“…people say it is presumptive to claim I am God, whereas it is an expression of great humility. That man who says “I am the slave of ‘God” affirms two existences, his own and God’s. But he that says “I am God” has made himself non-existent and has given himself up and says “I am God, I am naught, He is all, there is no being but God’s.” This is the extreme of humility…”
The above are the words of Jelaluddin Rumi, a Muslim mystic who lived in present day Turkey in the thirteenth century. Although this sentiment strikes the Western ear as nothing less than heretical, the same thinking is present in every religious/spiritual tradition including Judeo-Christianity. Some examples: “You are part of God. All is one, there is no duality, no ‘I and Thou,’ God and myself.” (William Johnston, SJ) “God’s being is my being…wherever I am, there is God.” (Meister Eckhart) “God is the life of your life.” (St. Augustine) “There is a union of God’s spirit and our inner-most self, so that we and God are in all truth one spirit.” (Thomas Merton)
This is not the message most of us received in our religious upbringing. Speaking for myself, there was always an understanding that the line between humanity and divinity was clear and distinct; God was a Supreme Being, and we were not. But exposure to the teachings of the mystics has led me to realize that that line is really a blessed blur, or as spiritual teacher James Finley puts it, “We are not God, but we are not other than God, either.” Like the ocean and water, or flame and fire, humanity and divinity are not separate entities, but dimensions of one vast, spiritual Mystery.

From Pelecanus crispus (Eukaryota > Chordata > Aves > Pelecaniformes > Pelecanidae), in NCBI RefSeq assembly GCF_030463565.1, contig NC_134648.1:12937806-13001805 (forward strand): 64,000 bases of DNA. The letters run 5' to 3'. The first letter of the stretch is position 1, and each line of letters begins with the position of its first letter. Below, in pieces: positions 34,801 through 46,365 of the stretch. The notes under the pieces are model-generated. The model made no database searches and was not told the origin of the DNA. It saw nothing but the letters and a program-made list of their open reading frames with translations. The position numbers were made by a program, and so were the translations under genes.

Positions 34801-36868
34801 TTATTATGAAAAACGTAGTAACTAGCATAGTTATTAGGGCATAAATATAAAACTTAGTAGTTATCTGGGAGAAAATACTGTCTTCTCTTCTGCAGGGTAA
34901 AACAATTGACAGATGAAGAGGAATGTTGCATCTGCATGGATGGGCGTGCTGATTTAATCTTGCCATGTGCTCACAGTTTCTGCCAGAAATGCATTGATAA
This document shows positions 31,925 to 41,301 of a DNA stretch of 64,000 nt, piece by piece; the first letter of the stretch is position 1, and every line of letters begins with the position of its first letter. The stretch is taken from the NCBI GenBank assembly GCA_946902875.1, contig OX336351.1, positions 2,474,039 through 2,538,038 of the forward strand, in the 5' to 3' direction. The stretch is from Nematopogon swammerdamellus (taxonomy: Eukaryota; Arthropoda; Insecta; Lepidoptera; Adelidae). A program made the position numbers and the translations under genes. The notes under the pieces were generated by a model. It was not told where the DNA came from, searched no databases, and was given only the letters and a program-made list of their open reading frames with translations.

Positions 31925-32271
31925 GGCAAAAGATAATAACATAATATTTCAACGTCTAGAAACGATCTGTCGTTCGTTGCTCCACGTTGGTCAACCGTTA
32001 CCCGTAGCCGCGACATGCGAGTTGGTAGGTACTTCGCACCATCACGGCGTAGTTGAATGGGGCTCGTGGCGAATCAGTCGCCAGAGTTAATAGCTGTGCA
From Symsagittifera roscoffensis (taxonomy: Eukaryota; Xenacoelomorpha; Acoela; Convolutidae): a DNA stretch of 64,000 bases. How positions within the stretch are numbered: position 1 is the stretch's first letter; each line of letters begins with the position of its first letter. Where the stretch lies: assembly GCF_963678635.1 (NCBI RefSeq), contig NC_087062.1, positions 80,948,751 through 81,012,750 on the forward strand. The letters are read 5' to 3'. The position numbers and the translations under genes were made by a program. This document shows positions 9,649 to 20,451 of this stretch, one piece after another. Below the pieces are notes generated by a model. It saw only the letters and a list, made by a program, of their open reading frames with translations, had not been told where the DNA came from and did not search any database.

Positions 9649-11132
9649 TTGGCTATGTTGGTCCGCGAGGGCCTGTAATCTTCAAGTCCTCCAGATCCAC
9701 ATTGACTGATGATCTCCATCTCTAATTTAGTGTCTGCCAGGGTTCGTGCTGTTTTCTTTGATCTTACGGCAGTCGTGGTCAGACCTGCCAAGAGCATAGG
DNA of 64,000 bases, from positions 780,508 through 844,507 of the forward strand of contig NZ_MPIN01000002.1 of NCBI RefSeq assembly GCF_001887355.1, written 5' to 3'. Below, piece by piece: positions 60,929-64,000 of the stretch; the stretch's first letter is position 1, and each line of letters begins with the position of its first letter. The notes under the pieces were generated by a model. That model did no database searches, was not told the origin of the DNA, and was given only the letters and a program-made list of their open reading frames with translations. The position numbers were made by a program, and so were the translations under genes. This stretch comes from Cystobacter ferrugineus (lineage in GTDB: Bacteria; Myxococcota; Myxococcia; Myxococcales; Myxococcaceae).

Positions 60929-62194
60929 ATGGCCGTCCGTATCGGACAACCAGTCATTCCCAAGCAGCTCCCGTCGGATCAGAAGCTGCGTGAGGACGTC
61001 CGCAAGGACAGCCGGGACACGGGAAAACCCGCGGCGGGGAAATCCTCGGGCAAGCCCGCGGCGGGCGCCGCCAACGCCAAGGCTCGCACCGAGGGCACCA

All of this can be a matter of the mind, ideas and concepts about which we can agree or disagree. However, the teachings of the mystics are not concerns of the head, but of the heart, they are not about speculation, but participation; that is, living with reverence, passion, and compassion based on the belief that God by whatever name is infleshed – in us as us.
The union of humanity and divinity calls us to care for and about everyone, but especially those on the margins of society, for as one Jewish mystic put it, “…whatever you did for the least of these brothers and sisters of mine, you did for me.” (Matthew 25:40)